Tattoos have long since become commonplace in the United States: Forty percent of households now include someone with one, according to a recent survey, up from 21 percent in 1999. Apart from their fashionability, does this tell us anything about America?
Consider what we know about people who get tattoos: They're not evenly distributed across the population, but tend to be found in families with relatively less education. Fifty percent of people with a high school diploma or less live in the same household with a tattooed person (or have one themselves), compared with 22 percent of those who have attended graduate school. A more detailed survey from 2004 in the Journal of the American Academy of Dermatology found similar results: Forty percent of those without a high school diploma had a tattoo, while just 14 percent of people with a college or graduate degree did. (The numbers are lower because this study examined individuals, rather than households, and because it was done 10 years ago.)
The 2004 survey also showed that tattoos were much more likely to be found among younger adults and among people with three or more days of jail time, with military service, or with any experience with recreational drugs. In general, these findings fit the expected pattern — that tattoos are most popular with people who are less educated and who engage in riskier behavior.
But do the tattoos in turn affect people's lives and behavior?
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New research suggests that in some ways they don't. Lower earnings among people who have a tattoo is not so much associated with the tattoo itself. The researchers — at the University of Miami, Temple University and the University of California at Berkeley — found that once they adjusted for education and other characteristics that might reduce earnings, the effect of the tattoo became statistically insignificant. In other words, tattooed workers tend to earn less than the average, but they would earn less than the average even without a tattoo.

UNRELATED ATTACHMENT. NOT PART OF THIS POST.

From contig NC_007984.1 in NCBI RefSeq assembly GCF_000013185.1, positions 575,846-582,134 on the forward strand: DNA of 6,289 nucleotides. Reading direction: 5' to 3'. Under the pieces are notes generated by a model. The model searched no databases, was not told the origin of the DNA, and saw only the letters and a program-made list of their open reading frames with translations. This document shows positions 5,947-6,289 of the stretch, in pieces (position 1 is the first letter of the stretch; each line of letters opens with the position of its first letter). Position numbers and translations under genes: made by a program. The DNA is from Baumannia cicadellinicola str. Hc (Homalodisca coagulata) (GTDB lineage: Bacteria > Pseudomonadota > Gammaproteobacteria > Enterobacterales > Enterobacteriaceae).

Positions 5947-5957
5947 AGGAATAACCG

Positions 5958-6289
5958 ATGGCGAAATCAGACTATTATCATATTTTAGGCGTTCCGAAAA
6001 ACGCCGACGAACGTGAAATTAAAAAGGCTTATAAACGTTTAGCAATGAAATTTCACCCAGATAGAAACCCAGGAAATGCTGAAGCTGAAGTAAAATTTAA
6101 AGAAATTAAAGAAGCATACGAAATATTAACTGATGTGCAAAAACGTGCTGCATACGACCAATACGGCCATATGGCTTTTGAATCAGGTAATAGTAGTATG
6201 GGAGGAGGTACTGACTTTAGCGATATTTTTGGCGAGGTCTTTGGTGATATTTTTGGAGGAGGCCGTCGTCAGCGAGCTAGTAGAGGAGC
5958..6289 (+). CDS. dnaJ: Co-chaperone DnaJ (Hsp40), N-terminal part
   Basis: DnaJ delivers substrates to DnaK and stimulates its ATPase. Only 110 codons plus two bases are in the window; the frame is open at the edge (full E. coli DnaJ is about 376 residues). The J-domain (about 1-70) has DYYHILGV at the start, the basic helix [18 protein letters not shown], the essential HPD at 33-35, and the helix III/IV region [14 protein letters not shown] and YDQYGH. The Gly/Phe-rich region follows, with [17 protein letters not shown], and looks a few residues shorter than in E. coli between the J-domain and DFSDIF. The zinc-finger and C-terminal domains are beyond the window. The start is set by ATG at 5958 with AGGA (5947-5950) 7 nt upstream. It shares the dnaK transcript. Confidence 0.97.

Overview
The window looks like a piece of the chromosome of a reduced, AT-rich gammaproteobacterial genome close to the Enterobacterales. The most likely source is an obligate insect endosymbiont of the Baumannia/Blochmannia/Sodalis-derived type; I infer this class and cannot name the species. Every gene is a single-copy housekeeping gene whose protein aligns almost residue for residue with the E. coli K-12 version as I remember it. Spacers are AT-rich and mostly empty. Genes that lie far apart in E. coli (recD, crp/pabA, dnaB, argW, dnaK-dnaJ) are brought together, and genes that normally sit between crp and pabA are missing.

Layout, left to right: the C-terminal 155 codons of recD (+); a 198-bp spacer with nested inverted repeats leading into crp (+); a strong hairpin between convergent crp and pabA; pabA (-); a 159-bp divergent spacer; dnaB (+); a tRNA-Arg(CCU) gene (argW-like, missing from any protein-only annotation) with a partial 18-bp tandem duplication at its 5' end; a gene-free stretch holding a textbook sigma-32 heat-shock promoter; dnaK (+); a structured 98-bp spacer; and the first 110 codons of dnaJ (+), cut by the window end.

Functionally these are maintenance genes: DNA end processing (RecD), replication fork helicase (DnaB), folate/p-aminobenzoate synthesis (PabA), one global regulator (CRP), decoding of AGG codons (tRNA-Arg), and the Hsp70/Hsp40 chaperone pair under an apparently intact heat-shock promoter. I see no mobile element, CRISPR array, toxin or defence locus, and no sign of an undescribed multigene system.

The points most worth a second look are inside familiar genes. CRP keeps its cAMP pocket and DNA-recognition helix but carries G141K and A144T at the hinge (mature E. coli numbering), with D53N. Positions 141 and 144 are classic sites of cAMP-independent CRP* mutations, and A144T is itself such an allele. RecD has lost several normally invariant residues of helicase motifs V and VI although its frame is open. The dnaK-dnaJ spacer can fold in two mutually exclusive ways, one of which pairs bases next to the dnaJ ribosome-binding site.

However, another study found that having a tattoo can make it harder to get a job. These researchers, from Coastal Carolina University, presented 192 restaurant managers with a resume and photograph of a potential worker, and asked whether they would hire the person. In one variant of the photograph, no tattoos were visible. In the other, the person's arms appeared to be covered in them.
The result? Visible tattoos reduced the probability of being hired by 18 percentage points, from 88 percent to 70 percent. The negative effect was more pronounced for female applicants than for male workers.
Other research suggests tattoos inflict harm beyond the labor market — by significantly raising the chances of contracting hepatitis C and other blood-borne diseases. The injection of color pigments to create a tattoo involves puncturing the skin 80 to 150 times a second. If the instruments are not fully sterilized, infections can be transmitted.
All of which might make you wonder why anyone would get a tattoo. The economist and Freakonomics writer Steve Levitt once noted that because tattoos are costly and hard to undo, they must serve as a signal of something:
The fact that tattoos are (essentially) permanent makes them very powerful signaling devices: the more costly it is to take an action, the more powerful the signal that action carries. … Because tattoos are painful to get and close off some legitimate job-market opportunities, it isn’t hard to see why tattoos serve a purpose for people engaged in activities that make it likely they will eventually end up in prison. Most of the young people getting tattoos, however, aren’t on that path.
Here is my own guess: The rise of tattoos reflects a broader trend of anti-establishmentarianism. Having a tattoo is a permanent symbol of rebellion, signaling that you don’t buy into the norms established by an out-of-touch elite. Any labor-market or health risks involved are easily trumped by the satisfaction of showing that you’re willing to play by a different set of rules. If that's the case, expect tattoos to become even more popular, as long as most Americans' sense of opportunity and upward mobility remains limited.